I had a feeding tube that went up my nose, then down my throat and directly to my small intestine, thus bypassing my stomach. Since my stomach was not being used, my pancreas was also idle. The idea here was to allow my pancreas to heal by not using it. It’s amazing what you get used to – what you consider “normal”. For the next four weeks, I had a tube up my nose 24/7 and that was “normal”. When it was time for me to have a shower, I’d ask the nurse to see if the shower was available, and to disconnect me from the feed pump and IV. The tube was still in my nose, but it could be disconnected from the feed pump and had a little valve that could be closed. Then I’d put on my shower slippers (plastic ones, as opposed to my fuzzy slippers which were more comfortable) and make my way to the shower room. The first time I did this, an orderly named Lou, who was the one of the friendliest and most helpful people I met at Grand River, helped me with everything but the actual shower which I could do myself. After that first one, Gail would usually be there to help me, though I think I managed a shower or two on my own by mid-March. The shower room had a single stall and a cabinet with towels, gowns, and pants, plus various soaps and shampoos. After my shower, I’d go back to my room where I’d remove the tape holding the feeding tube to my cheek, shave (all the while holding the feeding tube in one hand so there was no chance it got pulled out), and then call for the nurse to come back and tape the tube to my cheek again and reconnect the feed pump and IV. This whole process took about an hour, and none of it seemed weird to me. At the time, this was what “normal” was.

I went through a bunch of doctors at this point. My first couple were from the ER, and then I was passed off to the gastrointestinal group. This group rotated once a week, so I’d have one doctor for a week, and then on Friday they’d switch and I’d have a new doctor. The doctors were Dr. Ismaili, Dr. Golubov, Dr. Meghji, Dr. Sharma, and Dr. Bissonnette. One of them introduced me to Dr. Pace, who specializes in surgery involving the liver, pancreas, and gallbladder. Dr. Pace eventually became my surgeon. I was also introduced to Dr. Needham-Nethercott, who I believe was head of the ICU. She put me on an “ICU watch” for a while, which meant that they were paying close attention to me (they checked on me every four hours), and if my condition deteriorated in any way they’d have me moved to the ICU immediately. She also said that whenever she hears “pancreatitis” she basically assumes that the patient will be in the ICU for months. I never had to go to the ICU, so I was pretty lucky. I was told that the fact that I was relatively young (40 last summer) and in pretty good physical shape really helped. I have been exercising a couple of times a week for years, and I started running last summer too – who knew that getting lots of exercise could help save your life?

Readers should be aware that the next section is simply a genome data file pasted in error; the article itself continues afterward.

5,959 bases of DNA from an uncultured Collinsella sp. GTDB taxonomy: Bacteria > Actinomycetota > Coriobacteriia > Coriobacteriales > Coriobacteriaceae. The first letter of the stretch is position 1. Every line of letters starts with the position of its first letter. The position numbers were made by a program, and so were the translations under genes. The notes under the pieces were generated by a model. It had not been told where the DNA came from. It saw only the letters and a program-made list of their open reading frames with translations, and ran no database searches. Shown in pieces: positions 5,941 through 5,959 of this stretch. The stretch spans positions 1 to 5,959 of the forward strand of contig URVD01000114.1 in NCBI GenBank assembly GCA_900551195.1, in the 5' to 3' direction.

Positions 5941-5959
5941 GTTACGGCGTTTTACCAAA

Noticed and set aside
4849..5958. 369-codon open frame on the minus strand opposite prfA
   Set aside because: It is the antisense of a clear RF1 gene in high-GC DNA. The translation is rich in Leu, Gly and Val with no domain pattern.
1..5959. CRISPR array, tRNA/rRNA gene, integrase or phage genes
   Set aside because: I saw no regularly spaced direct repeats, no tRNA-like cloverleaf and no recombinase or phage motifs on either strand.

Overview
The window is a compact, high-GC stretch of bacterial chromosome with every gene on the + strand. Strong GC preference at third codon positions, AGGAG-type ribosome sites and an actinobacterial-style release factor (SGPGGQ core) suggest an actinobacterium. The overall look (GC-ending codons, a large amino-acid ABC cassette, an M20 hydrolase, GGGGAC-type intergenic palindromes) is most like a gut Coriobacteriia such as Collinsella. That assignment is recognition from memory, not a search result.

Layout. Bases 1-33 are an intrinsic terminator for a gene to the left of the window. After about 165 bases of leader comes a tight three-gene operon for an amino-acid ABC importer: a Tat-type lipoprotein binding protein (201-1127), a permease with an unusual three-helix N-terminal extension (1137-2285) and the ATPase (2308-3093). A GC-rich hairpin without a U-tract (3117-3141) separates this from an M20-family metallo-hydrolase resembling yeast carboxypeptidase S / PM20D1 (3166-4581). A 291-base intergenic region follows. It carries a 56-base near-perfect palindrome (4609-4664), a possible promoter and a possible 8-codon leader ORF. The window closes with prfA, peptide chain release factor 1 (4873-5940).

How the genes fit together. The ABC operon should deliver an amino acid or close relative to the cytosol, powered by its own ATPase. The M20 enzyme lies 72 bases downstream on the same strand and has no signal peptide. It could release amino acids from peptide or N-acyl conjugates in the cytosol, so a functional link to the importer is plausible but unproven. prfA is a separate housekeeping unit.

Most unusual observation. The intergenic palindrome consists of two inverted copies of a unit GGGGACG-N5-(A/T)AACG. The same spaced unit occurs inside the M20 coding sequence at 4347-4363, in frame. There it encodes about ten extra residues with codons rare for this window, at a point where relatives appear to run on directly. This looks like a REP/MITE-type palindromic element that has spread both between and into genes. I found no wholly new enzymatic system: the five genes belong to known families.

For a while I wasn’t allowed anything to eat or drink – not even water. If I was dry I could suck on ice chips, but I had to spit the water out rather than swallowing it. Eventually I was allowed water to drink and then was put on a “clear fluids” diet. This consisted of water, juice (apple, orange, or cranberry), Jell-O (yellow, orange, or red), and coffee or tea (no milk or cream). At lunch and dinner I also got chicken or beef broth and a can of Schweppes ginger ale. I eventually requested no broth (didn’t like it) and no ginger ale (the carbonation didn’t agree with me). On Valentine’s Day, I was given a banana popsicle instead of Jell-O and thought it was the best thing I’d ever tasted. I assumed at the time that this was a Valentine’s Day treat, but I got popsicles now and again after that and they were always welcome. There was a fridge that patients could use, so Gail bought some popsicles for me and put them in the freezer, so I could have them whenever I wanted, as long as I had the energy to walk down there to get one. The room with the fridge was maybe 100 feet from my room, but some days it may as well have been five miles away. I stayed on the clear fluids diet until March 9, when I began the “full fluids” diet – still nothing solid, but closer. The first day I had yogurt and Cream of Wheat with milk for breakfast, and cream of chicken soup, yogurt, and chocolate pudding for lunch. For dinner, I had cream of broccoli soup with apple sauce, but I was actually still too full from lunch to eat any dinner. This was a little foreshadowing of how it would be when I came home in early April – my stomach had shrunk so much that when Gail made me 2 scrambled eggs for breakfast one morning, I couldn’t finish them. While I was on full fluids, Gail occasionally went down to the Tim Horton’s in the lobby and got me some chicken soup, though I had to strain the chunks of vegetables and chicken out first. I was on the full fluids diet for exactly one week. After that was my surgery, and then I was back on ice-chips-but-spit-the-water-out. I went back onto clear fluids a week later, but I didn’t have anything solid (i.e. that I could actually chew) until I came home on April 2.